As an argument, it ticks almost every realignment box. It is uncompromisingly pro-Brexit. It is resolutely sceptical about immigration. It is proudly for the low skilled British worker and the case for them to receive more pay and against businesses that are portrayed as letting down British workers by relying on foreigners. It is an argument that is in part left wing and in part right wing, and that is likely to appeal to those new, target voters. (It is also an argument that is embarrassingly economically illiterate, but I will not dwell on that here.)
The second piece of evidence favouring the realignment thesis also relates to Brexit – the approach to the Northern Ireland Protocol. Northern Ireland was always the hardest issue to address in our departure from the EU (as Gavin Barwell sets out in his excellent account of his time as Theresa May’s Chief of Staff).
The Conservative Party fought a general election on the basis of the Withdrawal Agreement which it described as an ‘oven-ready’ deal, rushed it through Parliament, confirmed the contents of the deal in the Trade and Cooperation Agreement which was – again – rushed through Parliament, and hailed as a triumph. If it wanted to, the Government could downplay the problems with the Protocol, quietly and constructively try to make it work, build up a relationship of trust with the EU, and move on.
Instead, we see Lord Frost – the very person who negotiated the Withdrawal Agreement and Trade and Cooperation Agreement – become increasingly strident in demanding that these agreements be re-opened. This may all get very difficult very soon but, for the purposes of this article, the point I simply want to make is that the attitude to the Northern Ireland Protocol suggests that the political strategy of the Government is not to put Brexit behind us. An antagonistic relationship with the EU appears to be a deliberate political choice for a Government that wants to keep hold of Leave voters at the next general election.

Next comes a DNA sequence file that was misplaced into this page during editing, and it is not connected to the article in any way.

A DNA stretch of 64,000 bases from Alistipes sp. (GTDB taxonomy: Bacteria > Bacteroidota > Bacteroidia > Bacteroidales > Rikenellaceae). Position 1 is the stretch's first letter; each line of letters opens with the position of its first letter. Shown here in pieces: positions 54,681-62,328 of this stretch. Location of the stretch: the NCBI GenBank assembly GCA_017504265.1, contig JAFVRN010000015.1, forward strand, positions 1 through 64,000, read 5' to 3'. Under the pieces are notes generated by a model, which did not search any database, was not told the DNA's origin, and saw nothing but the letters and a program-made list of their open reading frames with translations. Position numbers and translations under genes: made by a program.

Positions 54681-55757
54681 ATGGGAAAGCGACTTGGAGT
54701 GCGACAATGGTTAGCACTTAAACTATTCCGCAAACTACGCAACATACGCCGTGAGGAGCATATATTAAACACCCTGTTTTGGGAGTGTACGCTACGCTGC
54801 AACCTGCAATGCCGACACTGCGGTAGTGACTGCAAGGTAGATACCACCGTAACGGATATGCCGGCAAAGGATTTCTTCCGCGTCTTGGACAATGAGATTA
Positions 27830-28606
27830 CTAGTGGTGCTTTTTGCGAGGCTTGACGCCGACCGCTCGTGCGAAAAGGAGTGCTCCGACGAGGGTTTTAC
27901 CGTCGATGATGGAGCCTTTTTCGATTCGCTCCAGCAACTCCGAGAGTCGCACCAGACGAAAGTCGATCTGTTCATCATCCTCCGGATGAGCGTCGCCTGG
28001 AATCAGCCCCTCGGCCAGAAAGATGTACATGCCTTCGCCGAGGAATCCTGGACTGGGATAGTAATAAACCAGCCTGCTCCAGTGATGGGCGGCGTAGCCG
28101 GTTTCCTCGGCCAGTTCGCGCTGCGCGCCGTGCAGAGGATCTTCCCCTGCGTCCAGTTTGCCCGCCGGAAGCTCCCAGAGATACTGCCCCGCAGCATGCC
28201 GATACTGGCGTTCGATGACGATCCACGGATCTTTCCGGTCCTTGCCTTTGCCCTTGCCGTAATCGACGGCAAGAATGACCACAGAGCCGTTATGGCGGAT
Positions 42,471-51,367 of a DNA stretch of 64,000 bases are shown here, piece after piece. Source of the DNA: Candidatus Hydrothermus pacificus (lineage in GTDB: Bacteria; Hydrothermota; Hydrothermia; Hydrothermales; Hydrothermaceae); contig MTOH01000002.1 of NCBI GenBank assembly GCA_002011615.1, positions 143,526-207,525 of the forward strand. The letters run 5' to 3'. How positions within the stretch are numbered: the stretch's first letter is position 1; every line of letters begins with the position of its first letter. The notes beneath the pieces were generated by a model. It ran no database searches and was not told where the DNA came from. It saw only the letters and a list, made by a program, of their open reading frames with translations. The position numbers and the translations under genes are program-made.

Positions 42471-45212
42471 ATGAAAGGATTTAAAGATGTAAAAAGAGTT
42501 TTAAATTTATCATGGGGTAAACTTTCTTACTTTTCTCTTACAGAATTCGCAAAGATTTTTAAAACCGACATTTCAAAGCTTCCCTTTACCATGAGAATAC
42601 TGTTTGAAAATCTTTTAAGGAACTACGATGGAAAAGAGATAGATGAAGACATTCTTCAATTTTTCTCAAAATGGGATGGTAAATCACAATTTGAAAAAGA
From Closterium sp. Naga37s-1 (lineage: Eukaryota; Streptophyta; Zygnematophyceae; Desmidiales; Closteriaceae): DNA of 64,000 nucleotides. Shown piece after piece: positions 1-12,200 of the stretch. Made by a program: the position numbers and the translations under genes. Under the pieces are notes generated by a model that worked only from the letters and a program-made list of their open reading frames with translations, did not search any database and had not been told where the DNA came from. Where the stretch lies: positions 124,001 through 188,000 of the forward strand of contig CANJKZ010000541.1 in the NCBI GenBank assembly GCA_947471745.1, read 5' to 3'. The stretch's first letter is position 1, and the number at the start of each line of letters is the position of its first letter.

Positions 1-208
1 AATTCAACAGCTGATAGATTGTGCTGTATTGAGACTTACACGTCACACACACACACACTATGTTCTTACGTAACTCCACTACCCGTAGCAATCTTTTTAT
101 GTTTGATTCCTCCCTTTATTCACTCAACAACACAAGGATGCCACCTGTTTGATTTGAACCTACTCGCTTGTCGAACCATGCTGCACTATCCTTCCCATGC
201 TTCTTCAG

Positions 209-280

The third example of the politics of realignment influencing Government policy is the surprising appointment of Nadine Dorries as Culture Secretary. When Nadine entered Parliament part of the 2005 intake (of which I was also part), it was not obvious that she would one day join the Cabinet. To some extent, she embodies the new Conservative voters – northern, working-class and socially conservative and is a natural culture warrior. It is surely likely that the Prime Minister, in making this appointment, looked forward to her upsetting all the right people. So far, she is doing exactly that.